The Maritime History of the Great Lakes
British Whig (Kingston, ON), Nov. 19, 1887

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The steamer Norseman has gone into winter quarters at Port Hope.

The schr. Puritan discharged 300,000 ft. of lumber from Deseronto yesterday.

The California investigation is not likely to be resumed in Toronto, but will probably be finished where the witnesses can be more easily reached. However nothing will be done until orders are received from the department.

The schr. J.H. Breck cleared this morning for this city from Oswego with coal. The captain was telegraphed not to start out, but he had left before the message could reach him.

The props. Persia and Cuba are in port wind bound. Capt. Scott, of the Persia, laughs at the thoughts of being wind bound. He says it isn't, that he has never in years been so fixed, and his delay here is caused by the lightening of his cargo.


Up to ten o'clock today no news had been received of the schr. Glenora, laden with 42,000 bushels of wheat from Port Arthur, which broke away during the gale on Wednesday from the prop. Glengarry, when ten miles from Presque Isle. During last night the wind blew a gale, but today it was more violent, a "double-header," as a mariner remarked. Its effect on the missing vessel and crew has not been learned, but it is now the belief of the owners that the Glenora has gone down, and that the sailors have been drowned. It would be impossible for a vessel to float in the force of today's gale. The vessel is owned by the Montreal Transportation Company, was built two years ago, and is valued at about $18,000. The members of the crew were: Matthew Patterson, captain; William Patterson, the master's nephew; John Moreland, Picton; Harry Middleton and John Murray, of this city; Anthony Seabrooke, Seeley's Bay; Mrs. Middleton, cook.

Capt. Donnelly says that he believes the Glenora has been lost. If she was on any of the islands word could have been received before this. Of course if she was on the Galops or Main Ducks it would take time to hear from the captain, but she couldn't get down there. He thought the vessel's steering gear was damaged, and that she rolled to pieces by the sea.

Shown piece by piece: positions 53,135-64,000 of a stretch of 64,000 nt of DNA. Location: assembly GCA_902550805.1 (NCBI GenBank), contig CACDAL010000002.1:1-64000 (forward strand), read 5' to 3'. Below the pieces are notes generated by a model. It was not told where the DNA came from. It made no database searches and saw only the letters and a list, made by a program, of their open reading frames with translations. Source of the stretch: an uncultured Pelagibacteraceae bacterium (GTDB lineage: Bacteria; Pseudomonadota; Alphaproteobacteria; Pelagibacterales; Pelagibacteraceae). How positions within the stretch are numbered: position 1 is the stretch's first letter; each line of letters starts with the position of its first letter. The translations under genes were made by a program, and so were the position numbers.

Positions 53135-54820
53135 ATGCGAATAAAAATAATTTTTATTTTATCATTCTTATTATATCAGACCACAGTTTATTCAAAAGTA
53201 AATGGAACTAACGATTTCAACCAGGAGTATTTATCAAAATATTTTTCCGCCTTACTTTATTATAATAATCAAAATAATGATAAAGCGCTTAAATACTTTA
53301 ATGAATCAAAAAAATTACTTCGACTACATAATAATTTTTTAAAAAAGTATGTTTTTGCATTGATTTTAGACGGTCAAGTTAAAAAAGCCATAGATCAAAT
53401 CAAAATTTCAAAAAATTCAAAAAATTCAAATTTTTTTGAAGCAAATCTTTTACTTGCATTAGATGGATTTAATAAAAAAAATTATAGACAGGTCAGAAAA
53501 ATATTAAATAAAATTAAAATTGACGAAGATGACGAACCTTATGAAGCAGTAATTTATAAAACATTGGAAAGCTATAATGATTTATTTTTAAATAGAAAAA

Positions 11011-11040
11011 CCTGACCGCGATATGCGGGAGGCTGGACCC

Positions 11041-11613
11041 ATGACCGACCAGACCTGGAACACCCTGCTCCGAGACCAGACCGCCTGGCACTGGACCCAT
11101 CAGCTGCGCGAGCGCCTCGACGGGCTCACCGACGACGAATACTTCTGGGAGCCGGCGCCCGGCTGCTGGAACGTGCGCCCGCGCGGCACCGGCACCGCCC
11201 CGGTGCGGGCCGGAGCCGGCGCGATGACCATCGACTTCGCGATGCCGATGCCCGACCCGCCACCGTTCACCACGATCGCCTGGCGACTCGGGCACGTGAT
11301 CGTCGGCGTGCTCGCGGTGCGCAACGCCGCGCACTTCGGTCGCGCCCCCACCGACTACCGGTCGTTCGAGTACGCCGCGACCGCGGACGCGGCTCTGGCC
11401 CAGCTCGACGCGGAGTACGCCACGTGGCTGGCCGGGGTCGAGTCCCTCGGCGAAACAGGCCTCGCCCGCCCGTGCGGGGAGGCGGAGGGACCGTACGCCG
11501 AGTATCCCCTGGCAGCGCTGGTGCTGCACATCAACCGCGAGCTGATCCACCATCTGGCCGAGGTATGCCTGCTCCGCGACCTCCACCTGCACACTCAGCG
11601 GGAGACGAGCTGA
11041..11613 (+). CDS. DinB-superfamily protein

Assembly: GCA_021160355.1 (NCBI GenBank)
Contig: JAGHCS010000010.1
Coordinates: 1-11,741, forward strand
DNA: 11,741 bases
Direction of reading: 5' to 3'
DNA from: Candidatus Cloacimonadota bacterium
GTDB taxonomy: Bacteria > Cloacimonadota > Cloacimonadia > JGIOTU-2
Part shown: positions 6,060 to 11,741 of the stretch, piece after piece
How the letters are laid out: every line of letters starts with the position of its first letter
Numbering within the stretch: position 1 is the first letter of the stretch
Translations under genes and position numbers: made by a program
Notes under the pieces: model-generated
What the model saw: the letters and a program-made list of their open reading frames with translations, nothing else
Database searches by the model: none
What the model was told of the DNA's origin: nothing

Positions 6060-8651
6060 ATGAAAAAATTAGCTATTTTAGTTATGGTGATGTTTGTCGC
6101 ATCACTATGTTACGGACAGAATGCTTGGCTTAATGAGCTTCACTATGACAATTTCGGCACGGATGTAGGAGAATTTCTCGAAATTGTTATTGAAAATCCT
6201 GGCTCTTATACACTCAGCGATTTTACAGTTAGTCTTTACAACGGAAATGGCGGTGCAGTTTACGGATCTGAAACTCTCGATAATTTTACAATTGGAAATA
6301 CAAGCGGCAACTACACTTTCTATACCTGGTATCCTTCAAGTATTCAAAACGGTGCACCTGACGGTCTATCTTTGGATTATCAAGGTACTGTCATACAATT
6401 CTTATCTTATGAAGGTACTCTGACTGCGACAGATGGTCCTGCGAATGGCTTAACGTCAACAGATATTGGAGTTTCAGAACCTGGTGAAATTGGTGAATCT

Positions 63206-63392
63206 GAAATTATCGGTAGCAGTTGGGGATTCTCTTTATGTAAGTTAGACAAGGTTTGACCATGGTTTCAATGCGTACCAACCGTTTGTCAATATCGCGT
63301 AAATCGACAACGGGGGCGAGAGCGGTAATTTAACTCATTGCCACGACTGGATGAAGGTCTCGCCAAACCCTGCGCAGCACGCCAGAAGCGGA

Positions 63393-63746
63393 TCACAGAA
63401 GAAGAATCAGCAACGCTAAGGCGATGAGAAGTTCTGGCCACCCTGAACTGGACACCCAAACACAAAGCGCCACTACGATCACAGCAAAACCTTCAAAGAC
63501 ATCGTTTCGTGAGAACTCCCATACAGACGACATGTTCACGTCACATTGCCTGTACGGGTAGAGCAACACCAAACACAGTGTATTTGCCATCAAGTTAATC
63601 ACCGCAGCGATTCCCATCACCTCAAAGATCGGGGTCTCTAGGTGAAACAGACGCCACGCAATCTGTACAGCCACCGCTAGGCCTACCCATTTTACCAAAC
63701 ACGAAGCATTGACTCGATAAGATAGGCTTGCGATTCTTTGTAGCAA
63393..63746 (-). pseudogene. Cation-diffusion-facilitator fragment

It was intended, should the gale moderate, to send the steamers Active and Glengarry in search of the Glenora.

Capt. Matthew Patterson is about sixty years of age and has been in command since Capt. Geoghegan left the vessel some months ago. Capt. Patterson is a married man and lives at the Grove Inn. He sailed the schr. Singapore two years ago. William Patterson, mate, and nephew of the captain, is a son of Captain James Patterson, formerly part owner of the schr. Alpha. The mother of the young man lives on King street east and is well advanced in years.

Matthew Murphy, son of Joseph Murphy, of Montreal street, was on board. He had not been on the barge for a long time. For four years he filled the position of wheelsman on the tug McArthur. He is about twenty-four years of age.

Anthony Seabrooke is a resident of Pittsburgh.

John Moreland, one of the crew, is a resident of Picton, where his wife and family live. His son, Charles Moreland, is a compositor, and until lately worked in this office. A step-daughter, Miss Minnie Wallace, is an attendant at the general hospital. He has been a sailor for 40 years. Capt. Moreland, a farmer of Pittsburg, is his brother.

There is a boy on board the Glenora, and it is thought that his name is Murray.

Mr. and Mrs. Middleton, are residents of this city, and are well known.

Capt. McMaugh being spoken to this morning said that the prop. Glengarry and tug Active were ready to start in search of the missing boat. The wind was very high, and it was found impossible to keep the heads of the steamers to it. They, therefore, abandoned the idea of leaving port.

Capt. Gaskin stated that as soon as the wind moderated he would send all the tugs he had at his command in search of the Glenora. He felt confident at twelve o'clock that the boat was still afloat, notwithstanding that he was without information as to her whereabouts. He says she carries the heaviest anchor, 2,500 lbs., attached to any vessel afloat in Canadian waters. The chain holding it is inch and three quarters. If it has been cast the Glenora is still safe. She could not possibly break away. The anchor was formerly carried by the steamship Ontario.

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Nov. 19, 1887
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Rick Neilson
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Public domain: Copyright has expired according to the applicable Canadian or American laws. No restrictions on use.
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Daily British Whig, 19 November 1887 Daily British Whig, 19 November 1887
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British Whig (Kingston, ON), Nov. 19, 1887